Certainly if I need to take a quick photo I take it with digital. I try to fulfill each contract with respect to clients needs. I say that the truth is always on the client`s side. So if a client wants digital I use digital. I’m not technically proficient to see the difference between digital and analog and I don`t even ask. Those, who used to take pictures on film and now use digital, say that there is not so much noise and sharpness. I just know that films are better to preserve, better than digital, and there isn`t much experience with digital so far. How long can a photo last on CD?
I have 40 year old films and they are still the same. Some say that the photos on a CD are destroyed in five years. I don`t want to comment on it, as I have no experience with it. This is also what I have learned, that the client is always right. I don`t care if a client has bad taste. I still do the same thing in my own way with the same camera and with my hands. That`s my style.

055 - Baletka, Praha 2005

What do you like, or dislike about today’s photography? Do you keep an eye on the creation of younger generation?

Usually, I do not follow anyone. There I am very selfish. I care about my photos. I occasionally keep an eye on younger photographers. But I do not know who the younger generation is, if it’s a 20 year old photographer. When a man steps out from the crowd, he is no longer very young. For example, I consider the younger generation as La Chapelle, who has now had an exhibition in Slovakia. He is 50 years old but is 15 years younger than me, so, for me he represents the younger generation. I know young people only from various workshops that I lead and from some exhibitions. But they are good. I’m not a critic. I care about my photos. I want to support young and talented photographers via “The Robert Vano Gallery” and especially support those who are interested in professional photography.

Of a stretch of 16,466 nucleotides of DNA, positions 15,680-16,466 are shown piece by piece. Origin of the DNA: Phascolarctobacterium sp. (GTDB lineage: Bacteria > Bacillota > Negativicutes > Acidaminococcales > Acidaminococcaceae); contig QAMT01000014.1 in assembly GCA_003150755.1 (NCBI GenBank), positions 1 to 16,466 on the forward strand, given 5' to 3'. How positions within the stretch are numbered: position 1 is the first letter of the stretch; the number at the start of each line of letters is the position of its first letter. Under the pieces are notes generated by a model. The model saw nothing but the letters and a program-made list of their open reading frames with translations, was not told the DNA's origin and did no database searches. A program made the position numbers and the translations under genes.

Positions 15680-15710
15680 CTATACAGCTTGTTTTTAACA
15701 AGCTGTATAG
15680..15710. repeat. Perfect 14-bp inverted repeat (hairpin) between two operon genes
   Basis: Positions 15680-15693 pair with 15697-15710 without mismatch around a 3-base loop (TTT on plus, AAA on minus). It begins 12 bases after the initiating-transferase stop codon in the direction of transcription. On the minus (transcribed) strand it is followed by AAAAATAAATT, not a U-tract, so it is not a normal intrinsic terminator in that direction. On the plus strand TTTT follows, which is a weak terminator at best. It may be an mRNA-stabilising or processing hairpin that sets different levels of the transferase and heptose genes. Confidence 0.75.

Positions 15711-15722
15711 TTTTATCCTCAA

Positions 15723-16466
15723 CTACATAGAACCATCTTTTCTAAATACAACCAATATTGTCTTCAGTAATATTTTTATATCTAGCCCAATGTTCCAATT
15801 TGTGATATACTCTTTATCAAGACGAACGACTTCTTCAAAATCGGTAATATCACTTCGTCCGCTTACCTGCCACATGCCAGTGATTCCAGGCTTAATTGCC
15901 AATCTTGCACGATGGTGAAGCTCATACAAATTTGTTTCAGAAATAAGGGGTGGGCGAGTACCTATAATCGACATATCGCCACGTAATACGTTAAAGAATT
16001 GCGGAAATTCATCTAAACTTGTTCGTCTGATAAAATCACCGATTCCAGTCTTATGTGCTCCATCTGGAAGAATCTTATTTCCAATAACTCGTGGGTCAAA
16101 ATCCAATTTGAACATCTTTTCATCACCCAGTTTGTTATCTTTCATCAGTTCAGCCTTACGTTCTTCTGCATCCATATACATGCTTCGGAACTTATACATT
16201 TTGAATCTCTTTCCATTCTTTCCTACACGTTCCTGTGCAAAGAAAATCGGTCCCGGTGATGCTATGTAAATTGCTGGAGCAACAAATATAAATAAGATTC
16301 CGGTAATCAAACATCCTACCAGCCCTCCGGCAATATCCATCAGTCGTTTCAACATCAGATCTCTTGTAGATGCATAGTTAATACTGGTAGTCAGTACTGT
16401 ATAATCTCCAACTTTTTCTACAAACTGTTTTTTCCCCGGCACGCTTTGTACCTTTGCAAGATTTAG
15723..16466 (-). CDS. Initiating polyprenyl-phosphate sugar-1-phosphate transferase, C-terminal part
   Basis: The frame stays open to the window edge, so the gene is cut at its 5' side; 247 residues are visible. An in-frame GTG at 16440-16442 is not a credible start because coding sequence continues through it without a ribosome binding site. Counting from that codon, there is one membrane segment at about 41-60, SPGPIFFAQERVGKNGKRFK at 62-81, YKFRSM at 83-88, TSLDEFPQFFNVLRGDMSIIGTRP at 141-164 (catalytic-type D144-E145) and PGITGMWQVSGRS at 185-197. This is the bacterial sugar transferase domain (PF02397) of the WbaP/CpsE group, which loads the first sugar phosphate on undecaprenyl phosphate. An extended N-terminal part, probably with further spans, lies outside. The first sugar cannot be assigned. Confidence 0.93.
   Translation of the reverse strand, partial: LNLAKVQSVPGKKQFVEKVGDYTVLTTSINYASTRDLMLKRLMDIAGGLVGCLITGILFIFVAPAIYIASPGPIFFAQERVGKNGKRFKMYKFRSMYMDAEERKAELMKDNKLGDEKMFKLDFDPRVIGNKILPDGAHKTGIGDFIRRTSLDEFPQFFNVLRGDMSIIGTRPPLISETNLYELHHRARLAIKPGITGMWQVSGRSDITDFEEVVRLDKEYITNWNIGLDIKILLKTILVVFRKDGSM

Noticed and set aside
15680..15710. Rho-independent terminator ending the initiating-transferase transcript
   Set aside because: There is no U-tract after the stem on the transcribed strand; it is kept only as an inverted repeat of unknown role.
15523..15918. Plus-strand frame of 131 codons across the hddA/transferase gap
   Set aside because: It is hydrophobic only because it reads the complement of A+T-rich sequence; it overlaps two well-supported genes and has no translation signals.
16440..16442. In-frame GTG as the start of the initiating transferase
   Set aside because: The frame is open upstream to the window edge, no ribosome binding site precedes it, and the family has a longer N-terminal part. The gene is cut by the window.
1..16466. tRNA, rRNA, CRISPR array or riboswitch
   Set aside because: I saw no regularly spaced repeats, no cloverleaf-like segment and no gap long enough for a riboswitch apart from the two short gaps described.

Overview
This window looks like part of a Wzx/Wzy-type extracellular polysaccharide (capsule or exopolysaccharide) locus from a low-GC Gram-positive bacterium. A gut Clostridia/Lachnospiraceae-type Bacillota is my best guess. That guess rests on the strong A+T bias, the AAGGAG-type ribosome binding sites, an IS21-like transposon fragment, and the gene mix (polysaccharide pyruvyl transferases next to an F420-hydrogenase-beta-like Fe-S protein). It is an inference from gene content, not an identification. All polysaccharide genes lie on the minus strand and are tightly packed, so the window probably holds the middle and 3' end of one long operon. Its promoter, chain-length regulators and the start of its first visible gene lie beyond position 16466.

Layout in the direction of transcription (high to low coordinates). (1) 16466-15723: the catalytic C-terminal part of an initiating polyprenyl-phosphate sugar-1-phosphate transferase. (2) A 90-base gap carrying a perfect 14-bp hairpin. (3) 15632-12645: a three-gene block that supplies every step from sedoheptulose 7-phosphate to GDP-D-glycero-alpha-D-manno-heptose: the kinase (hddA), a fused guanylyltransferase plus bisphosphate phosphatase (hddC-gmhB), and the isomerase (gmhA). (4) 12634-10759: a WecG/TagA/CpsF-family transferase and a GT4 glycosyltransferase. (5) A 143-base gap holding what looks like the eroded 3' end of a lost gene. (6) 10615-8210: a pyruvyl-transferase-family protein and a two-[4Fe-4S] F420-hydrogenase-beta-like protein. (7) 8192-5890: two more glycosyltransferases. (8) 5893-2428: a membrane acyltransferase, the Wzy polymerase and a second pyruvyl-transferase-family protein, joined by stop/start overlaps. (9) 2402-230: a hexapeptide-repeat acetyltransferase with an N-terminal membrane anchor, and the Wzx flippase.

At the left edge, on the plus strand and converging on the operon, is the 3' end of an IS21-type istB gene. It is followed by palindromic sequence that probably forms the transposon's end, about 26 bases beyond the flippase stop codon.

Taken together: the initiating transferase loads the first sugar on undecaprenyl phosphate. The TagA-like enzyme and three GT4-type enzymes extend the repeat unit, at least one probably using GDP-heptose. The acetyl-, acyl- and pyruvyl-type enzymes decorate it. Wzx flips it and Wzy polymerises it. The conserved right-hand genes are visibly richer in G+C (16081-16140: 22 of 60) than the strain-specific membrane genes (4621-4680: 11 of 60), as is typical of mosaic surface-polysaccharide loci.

You meet young people also at the courses you are providing for IDIF (photography institute). Can they inspire you somehow?

Young people inspire me. I learn from them all the new stuff. Mp3, photoshop, digital, and everything I should do with it. Young people inspire me the most.

You have taken a huge amount of photos. Do you have some which you haven`t exhibited yet?

Yes, definitely. Most of the photos I have, have not been published yet, because I follow the principle which I learned in USA, that for the first 20 years a man should learn his profession, for the other 20 years he should work and produce, and for the last 20 years he should release what he did in the past. People usually know my platinum collection because it was the first big show and others will follow. Even if I don`t shoot at all I have enough material for whole my life, which I can publish.

Do you have any unfulfilled dream photo?

I don`t. All I wanted to do I`ve complied. Now I would like (I do not know whether it is a photographic dream) to have a gallery in Slovakia, to be well known at home and I would like to help young people.
And maybe it would be nice to have an exhibition at the Metropolitan Museum or at the Pompidou. But I have no photographic dream in the way, for example, I would like to shoot someone like Lady Gaga.

Kristina Chrastekova,Česká Elle,1998